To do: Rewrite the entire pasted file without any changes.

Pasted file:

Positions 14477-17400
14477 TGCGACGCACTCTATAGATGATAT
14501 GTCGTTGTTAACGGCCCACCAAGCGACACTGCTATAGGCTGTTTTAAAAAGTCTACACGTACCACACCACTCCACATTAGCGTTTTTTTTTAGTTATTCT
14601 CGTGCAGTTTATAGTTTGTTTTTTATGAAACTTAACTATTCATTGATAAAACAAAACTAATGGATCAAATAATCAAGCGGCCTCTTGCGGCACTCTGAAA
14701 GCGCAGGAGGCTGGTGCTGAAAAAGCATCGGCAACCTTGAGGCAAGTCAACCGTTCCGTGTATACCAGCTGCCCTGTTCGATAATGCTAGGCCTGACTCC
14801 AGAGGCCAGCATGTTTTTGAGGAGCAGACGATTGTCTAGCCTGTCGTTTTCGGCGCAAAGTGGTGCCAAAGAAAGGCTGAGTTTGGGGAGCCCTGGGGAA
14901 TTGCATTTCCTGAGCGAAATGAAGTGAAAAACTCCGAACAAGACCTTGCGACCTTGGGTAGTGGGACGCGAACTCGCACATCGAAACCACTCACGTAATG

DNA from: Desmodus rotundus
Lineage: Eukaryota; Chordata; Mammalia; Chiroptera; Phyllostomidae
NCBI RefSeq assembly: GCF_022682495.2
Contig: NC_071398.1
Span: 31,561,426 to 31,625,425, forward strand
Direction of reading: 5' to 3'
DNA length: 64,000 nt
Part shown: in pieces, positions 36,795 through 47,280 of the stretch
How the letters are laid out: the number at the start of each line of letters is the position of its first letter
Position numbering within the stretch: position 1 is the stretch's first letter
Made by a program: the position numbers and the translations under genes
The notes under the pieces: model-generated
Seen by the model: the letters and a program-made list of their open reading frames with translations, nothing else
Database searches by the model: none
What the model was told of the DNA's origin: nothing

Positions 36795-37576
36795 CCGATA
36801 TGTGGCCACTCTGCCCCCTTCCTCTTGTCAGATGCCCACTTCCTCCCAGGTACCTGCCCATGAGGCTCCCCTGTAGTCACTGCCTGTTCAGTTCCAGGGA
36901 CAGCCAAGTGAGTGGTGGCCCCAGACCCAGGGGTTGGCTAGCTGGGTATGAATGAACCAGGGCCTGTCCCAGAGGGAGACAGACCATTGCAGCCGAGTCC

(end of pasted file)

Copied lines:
Positions 14477-17400
14477 TGCGACGCACTCTATAGATGATAT
14501 GTCGTTGTTAACGGCCCACCAAGCGACACTGCTATAGGCTGTTTTAAAAAGTCTACACGTACCACACCACTCCACATTAGCGTTTTTTTTTAGTTATTCT
14601 CGTGCAGTTTATAGTTTGTTTTTTATGAAACTTAACTATTCATTGATAAAACAAAACTAATGGATCAAATAATCAAGCGGCCTCTTGCGGCACTCTGAAA
14701 GCGCAGGAGGCTGGTGCTGAAAAAGCATCGGCAACCTTGAGGCAAGTCAACCGTTCCGTGTATACCAGCTGCCCTGTTCGATAATGCTAGGCCTGACTCC
14801 AGAGGCCAGCATGTTTTTGAGGAGCAGACGATTGTCTAGCCTGTCGTTTTCGGCGCAAAGTGGTGCCAAAGAAAGGCTGAGTTTGGGGAGCCCTGGGGAA
14901 TTGCATTTCCTGAGCGAAATGAAGTGAAAAACTCCGAACAAGACCTTGCGACCTTGGGTAGTGGGACGCGAACTCGCACATCGAAACCACTCACGTAATG

DNA from: Desmodus rotundus
Lineage: Eukaryota; Chordata; Mammalia; Chiroptera; Phyllostomidae
NCBI RefSeq assembly: GCF_022682495.2
Contig: NC_071398.1
Span: 31,561,426 to 31,625,425, forward strand
Direction of reading: 5' to 3'
DNA length: 64,000 nt
Part shown: in pieces, positions 36,795 through 47,280 of the stretch
How the letters are laid out: the number at the start of each line of letters is the position of its first letter
Position numbering within the stretch: position 1 is the stretch's first letter
Made by a program: the position numbers and the translations under genes
The notes under the pieces: model-generated
Seen by the model: the letters and a program-made list of their open reading frames with translations, nothing else
Database searches by the model: none
What the model was told of the DNA's origin: nothing

Positions 36795-37576
36795 CCGATA
36801 TGTGGCCACTCTGCCCCCTTCCTCTTGTCAGATGCCCACTTCCTCCCAGGTACCTGCCCATGAGGCTCCCCTGTAGTCACTGCCTGTTCAGTTCCAGGGA
36901 CAGCCAAGTGAGTGGTGGCCCCAGACCCAGGGGTTGGCTAGCTGGGTATGAATGAACCAGGGCCTGTCCCAGAGGGAGACAGACCATTGCAGCCGAGTCC